25 seeds Here is the SORGHUM, Sorghum is one of Africa’s greatest contributions to the world’s agricultural diversity, and is a traditional crop in the South. Adaptable and drought tolerant, sorghum varieties exist that provide grain, sweet syrup, animal fodder, or sometimes, more than one crop from a single planting! The main requirement for sorghum is heat—plant the seeds about ½” deep a couple of weeks after spring frosts are over and soil is really warm. Ordinary garden soil and moisture are sufficient to get a crop, although sorghum may be more productive under better conditions. Seeds are ripe at about the same time as sugar content of the stalks reaches maximum. So if you like this video don't forget to LIKE, SHARE, SUBSCRIBE!#heirloomreview #wheat #grain #gluten #food #hr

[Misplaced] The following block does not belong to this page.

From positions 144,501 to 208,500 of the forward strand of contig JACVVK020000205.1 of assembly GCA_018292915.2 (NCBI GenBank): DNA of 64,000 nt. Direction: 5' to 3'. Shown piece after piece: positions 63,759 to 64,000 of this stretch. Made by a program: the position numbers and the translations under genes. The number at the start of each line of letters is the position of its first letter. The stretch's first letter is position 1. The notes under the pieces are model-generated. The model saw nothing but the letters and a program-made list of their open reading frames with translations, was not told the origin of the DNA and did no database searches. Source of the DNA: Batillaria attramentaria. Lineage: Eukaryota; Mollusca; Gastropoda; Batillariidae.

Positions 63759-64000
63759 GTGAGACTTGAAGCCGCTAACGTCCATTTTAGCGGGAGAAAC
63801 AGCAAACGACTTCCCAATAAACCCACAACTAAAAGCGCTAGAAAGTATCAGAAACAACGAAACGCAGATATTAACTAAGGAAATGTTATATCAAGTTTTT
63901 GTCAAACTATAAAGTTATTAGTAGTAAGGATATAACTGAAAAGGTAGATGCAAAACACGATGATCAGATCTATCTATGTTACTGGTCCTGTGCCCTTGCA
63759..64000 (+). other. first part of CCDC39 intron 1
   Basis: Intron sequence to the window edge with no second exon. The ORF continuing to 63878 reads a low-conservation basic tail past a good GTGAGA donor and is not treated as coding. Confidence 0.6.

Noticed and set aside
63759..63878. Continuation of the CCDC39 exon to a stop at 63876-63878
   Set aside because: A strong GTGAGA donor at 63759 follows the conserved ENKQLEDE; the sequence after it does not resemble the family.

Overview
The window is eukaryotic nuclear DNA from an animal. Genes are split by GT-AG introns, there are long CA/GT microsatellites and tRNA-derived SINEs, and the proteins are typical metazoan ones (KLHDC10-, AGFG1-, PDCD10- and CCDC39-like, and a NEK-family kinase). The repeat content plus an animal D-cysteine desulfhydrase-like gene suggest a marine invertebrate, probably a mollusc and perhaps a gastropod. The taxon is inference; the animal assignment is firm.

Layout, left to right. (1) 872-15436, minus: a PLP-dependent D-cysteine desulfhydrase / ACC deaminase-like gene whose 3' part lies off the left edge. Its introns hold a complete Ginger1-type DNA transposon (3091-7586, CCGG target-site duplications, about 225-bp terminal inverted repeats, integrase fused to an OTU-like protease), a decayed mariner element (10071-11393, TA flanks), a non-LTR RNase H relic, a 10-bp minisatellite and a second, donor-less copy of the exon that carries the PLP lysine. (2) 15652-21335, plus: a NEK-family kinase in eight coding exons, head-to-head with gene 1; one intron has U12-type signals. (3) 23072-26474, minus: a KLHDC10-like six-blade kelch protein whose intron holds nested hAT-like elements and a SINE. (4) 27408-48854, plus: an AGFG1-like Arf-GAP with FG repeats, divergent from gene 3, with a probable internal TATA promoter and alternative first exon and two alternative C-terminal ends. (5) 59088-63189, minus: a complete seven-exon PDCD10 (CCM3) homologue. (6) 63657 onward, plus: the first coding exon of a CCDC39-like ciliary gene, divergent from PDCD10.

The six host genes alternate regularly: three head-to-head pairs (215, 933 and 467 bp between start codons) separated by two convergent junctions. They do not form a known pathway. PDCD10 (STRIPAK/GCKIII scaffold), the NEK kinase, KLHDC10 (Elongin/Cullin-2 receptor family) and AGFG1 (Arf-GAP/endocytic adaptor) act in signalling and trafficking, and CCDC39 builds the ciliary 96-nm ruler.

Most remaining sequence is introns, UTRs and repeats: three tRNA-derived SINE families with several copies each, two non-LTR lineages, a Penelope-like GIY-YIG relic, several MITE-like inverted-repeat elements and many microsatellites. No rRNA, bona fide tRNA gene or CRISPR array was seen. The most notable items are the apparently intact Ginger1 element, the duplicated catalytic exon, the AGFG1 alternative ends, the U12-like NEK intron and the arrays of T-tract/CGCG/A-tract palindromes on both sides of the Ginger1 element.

In the United States, sorghum is grown throughout the Great Plains area and in Arizona and California; about half the crop is used for forage and silage and half for feed grains. Only a small amount is grown for syrup, most of which is consumed locally. Johnson grass (S. halapense), a perennial native to the Mediterranean that is similar to Sudan grass, is naturalized in the United States, especially in the Southwest. It is a noxious weed in cultivated fields but is also used as a forage crop.